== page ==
Update at 10:33 a.m.:
The closure of the northbound I-65 lanes in Hart County is now expected to last until 6:30 p.m central/ 7:30 eastern time:
Northbound Interstate 65 is now closed at Mile Point 56 in Hart County. A semi crash occurred earlier, initially reducing the interstate to one lane. The vehicle’s cargo includes used batteries. Due to safety concerns, northbound traffic is now being detoured off of I65 at Cave City (Exit 53), onto KY 70 east, to US 31W north, to KY 218 west and rejoin the interstate at Horse Cave (Exit 58).
A study conducted by the University of Kentucky contains mixed results concerning the economic viability of growing hemp. Hemp supporters have been pushing to get the crop legalized at both the state and federal levels, saying it could create thousands of jobs and help boost the bottom lines of farmers.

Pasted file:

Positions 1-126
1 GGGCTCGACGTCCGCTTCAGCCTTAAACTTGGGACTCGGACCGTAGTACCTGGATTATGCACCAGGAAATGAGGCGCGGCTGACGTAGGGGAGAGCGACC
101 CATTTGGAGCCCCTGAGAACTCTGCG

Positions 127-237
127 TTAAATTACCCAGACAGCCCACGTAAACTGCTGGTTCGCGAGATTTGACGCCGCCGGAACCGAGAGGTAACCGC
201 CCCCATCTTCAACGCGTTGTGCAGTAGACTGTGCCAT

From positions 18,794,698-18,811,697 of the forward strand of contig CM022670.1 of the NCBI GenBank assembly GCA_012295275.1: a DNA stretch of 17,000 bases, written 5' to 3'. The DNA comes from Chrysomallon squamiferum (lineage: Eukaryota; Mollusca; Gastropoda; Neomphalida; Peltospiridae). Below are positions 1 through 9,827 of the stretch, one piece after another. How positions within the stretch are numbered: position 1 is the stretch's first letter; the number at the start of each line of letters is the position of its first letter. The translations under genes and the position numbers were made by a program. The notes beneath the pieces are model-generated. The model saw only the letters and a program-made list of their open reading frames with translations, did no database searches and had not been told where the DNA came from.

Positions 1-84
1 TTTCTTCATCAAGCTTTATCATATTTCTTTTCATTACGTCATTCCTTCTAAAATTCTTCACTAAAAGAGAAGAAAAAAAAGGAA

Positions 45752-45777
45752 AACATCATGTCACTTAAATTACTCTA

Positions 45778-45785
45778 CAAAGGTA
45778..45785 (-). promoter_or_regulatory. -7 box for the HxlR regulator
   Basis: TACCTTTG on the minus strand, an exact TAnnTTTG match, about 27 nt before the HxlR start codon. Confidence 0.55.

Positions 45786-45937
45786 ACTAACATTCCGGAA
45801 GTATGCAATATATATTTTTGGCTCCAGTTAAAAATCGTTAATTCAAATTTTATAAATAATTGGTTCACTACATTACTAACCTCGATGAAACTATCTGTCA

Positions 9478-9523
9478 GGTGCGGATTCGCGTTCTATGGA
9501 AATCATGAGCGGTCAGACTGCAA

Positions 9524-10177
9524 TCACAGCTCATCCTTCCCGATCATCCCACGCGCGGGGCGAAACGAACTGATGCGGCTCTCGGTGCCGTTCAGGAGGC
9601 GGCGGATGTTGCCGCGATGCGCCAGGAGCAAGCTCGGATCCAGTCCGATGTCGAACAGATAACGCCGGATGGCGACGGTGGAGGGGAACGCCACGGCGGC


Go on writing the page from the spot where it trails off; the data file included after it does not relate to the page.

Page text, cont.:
The UK study says hemp could be a profitable option for some farmers in central Kentucky, but not everywhere.
The Chairman of UK’s agriculture economics department told the Courier-Journal that he didn’t want to portray the study as a “negative outcome”, saying the crop “should be viewed as one more opportunity amid many opportunities for farmers." Leigh Maynard said there would be a big “learning curve” for producers and processes to climb, given that growing hemp in the U.S. has been illegal for decades.
Maynard said it's likely hemp could become a niche crop for some farmers. Hemp seeds can be used to make fuel, foods, and personal care products.
Kentucky Agriculture Commissioner James Comer has made hemp legalization his chief legislative priority, and says he’s optimistic about the crop’s future despite the study. According to Comer, it’s difficult to estimate the economic impact of an industry that doesn’t exist.